Yosemite is almost 1200 square miles of the most scenic wilderness country you could ever set eyes on. The Sierra Nevada Mountains stretch along the eastern part of California and this portion of them have been set aside for your pleasure!
Photographed and captured in stories and poems, Yosemite National Park is popular for outdoor lovers, hikers and anyone who loves to take in the sights and sounds of nature.
If traveling to Yosemite for a weekend, you can see the whole park, but you will need to plan carefully to take in the most possible. You want to be able to see those famous waterfalls, unusual rock formations and the colorful cliffs.
Spring is probably the best time of year to come to Yosemite, as the waters are still running through the meadows and the flowers are abloom. It's less crowded and will take shorter amounts of time to get around.
Here is a sample itinerary for you so you can take your two short days and see as much of the park as possible.
This is where you should make your base of operations. There are any number of lodges and restaurants in the valley, and you can find the accommodations that fit your needs. It is also the area of the most famous sights in Yosemite, so you can spend enough time here to take in everything available.
Start early in Yosemite Valley with your sightseeing. You'll find impressive Half Dome and El Capitan here with incredible views. Walk around because many of the views come from not far off the road. If you arrive on a Friday evening, you can watch the sun set from the tunnel, where you'll also get an amazing view of the entire valley. Cathedral Rocks and Spires are on the eastern side of the canyon can be viewed from the El Capitan Meadow turnout.
The first waterfall you'll see as you enter the valley is the Bridalveil Fall, which flows all year, peaking and thundering in May. You can take a short hike from the Bridalveil Fall parking area to the bottom of the falls for a wonderful view.
Of course, there are many more waterfalls you'll see in Yosemite Valley, from the famous Yosemite Falls (Upper and Lower), Ribbon Fall and Horsetail Fall.
After you tour the valley, you can head south to Glacier Point. For another view of the Yosemite Valley, it's a short walk to the viewpoint from the end of the road. Ansel Adams found this a favorite place for spectacular photos.
From a distance you can see Vernal Fall, Nevada Fall and Illiloutette Fall. You'll have a commanding vista of Half Dome and the High Sierra from this vantage point. It's most definitely worth the trip.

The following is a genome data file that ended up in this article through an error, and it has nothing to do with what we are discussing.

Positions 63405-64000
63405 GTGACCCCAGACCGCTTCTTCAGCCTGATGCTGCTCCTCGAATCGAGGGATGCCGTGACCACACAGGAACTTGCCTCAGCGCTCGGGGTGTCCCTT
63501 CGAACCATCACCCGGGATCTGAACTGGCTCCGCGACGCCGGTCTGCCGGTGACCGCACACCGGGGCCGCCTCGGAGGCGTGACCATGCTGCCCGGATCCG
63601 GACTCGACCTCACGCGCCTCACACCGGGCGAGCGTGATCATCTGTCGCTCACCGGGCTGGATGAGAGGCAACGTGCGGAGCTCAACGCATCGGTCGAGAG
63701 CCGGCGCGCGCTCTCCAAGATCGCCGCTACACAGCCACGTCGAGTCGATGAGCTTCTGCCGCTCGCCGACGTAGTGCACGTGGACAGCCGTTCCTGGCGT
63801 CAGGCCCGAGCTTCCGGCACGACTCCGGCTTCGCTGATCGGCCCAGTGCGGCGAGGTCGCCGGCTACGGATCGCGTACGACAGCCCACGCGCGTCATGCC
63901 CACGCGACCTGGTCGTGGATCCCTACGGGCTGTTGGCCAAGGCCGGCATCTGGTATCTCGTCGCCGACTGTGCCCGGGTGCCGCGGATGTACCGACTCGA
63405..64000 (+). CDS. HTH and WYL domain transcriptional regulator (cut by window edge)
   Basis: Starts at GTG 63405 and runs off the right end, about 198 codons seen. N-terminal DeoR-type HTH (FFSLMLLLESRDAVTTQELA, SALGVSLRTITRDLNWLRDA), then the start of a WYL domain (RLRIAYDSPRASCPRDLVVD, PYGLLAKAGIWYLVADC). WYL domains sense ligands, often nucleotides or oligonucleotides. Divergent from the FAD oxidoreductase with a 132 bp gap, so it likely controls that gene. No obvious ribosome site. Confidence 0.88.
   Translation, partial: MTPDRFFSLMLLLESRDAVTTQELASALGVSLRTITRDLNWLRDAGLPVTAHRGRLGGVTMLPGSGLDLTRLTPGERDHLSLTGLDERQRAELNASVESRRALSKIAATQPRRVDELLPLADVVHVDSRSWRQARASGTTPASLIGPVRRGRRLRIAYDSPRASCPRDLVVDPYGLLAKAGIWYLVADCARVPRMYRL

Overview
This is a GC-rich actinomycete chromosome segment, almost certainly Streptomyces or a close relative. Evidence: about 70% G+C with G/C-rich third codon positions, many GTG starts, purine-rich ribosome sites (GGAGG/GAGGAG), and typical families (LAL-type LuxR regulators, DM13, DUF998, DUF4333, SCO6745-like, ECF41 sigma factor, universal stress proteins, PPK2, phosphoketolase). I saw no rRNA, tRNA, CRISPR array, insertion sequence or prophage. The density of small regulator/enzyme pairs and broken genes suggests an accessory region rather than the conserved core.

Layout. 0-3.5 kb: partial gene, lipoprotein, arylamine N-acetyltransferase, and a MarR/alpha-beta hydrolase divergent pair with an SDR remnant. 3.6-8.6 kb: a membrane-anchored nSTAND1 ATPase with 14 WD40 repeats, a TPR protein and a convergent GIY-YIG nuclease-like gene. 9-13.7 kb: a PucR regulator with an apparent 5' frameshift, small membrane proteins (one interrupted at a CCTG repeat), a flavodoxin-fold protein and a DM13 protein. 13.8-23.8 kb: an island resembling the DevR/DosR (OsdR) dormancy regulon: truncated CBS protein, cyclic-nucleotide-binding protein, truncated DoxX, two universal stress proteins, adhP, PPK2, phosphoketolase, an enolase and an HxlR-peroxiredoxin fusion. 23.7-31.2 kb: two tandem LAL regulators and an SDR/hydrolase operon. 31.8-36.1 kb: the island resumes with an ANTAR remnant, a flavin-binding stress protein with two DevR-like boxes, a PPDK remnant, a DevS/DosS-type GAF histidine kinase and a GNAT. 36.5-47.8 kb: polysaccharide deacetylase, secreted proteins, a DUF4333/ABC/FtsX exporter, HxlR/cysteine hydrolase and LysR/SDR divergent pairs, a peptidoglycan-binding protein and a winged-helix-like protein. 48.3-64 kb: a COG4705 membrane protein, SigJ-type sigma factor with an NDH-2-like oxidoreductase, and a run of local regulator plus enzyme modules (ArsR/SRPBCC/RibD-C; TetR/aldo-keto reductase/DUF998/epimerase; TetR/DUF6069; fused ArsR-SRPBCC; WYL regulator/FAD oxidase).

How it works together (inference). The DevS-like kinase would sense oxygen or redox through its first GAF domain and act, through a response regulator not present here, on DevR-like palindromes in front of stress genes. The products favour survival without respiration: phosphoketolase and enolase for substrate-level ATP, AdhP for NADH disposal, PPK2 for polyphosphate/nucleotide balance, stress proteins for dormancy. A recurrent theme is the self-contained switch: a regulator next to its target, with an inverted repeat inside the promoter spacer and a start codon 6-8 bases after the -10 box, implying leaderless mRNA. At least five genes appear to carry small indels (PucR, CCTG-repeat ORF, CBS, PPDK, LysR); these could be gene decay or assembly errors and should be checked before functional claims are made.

Continue south on this, your first day out into the park. Just before reaching Wawona, you must stop at the tunnel view. It will be your first view of the valley after exiting the tunnel and absolutely breathtaking. It's my favorite stop and I recommend having your camera ready.
Finally you'll come to Wawona, home to a collection of historical buildings. There are a number of things to do here, and you'll enjoy visiting the Pioneer Yosemite History Center to see the horse-drawn wagons, learn how this park was the inspiration for others, and then walk across a quaint covered bridge. Want to get into a virtually unknown corner of Wawona? Ask at the information station how to get to Wawona Cemetery.
Continue south to Mariposa Grove. Here you'll find the largest stand of giant sequoias in Yosemite. You can take a short hike from the Mariposa Grove parking area on a number of trails, or take a longer 3 or 4-hour hike. It isn't very far to Grizzly Giant and the California Tunnel Tree.
You'll now head back to your home base in Yosemite Valley, and prepare for an early start tomorrow. On day two, you'll have to start early, as you have a lot of ground to cover and many awesome sights to see!
Traveling north this time from Yosemite Valley, you will head for Hetch Hetchy, a reservoir where San Francisco gets much of their drinking water. You'll see towering cliffs and some amazing waterfalls.
This area is less frequently visited, but has a history that is worth learning. You can see O'Shaughnessy Dam that made the reservoir in this glacial valley and the beautiful Wapama Falls. Check it out from the parking lot at the dam.
You'll now travel back to the Tioga Road or Highway 120 to go to Tuolumne Meadows. This drive to the meadows is 39 miles of wonder, moving through forests, past lakes and meadows. You can take advantage of turnouts to get broad and gorgeous views.
Once at Tuolumne Meadows, you should take part in a ranger-led tour to get the most from the area. The visitor center can give you information on these tours. Take a picnic lunch to sit and enjoy the sub-alpine meadow and fresh, clean air. Visit the Parsons Memorial Lodge and Soda Springs to discover some natural history of the area. You can hike to where John Muir conceived of establishing the park. It's just a short 30-minute hike from Lembert Dome parking area or the visitors' center.
Now you can head “home” to Yosemite Valley, satisfied that your weekend will go down in your personal history as the best vacation ever!
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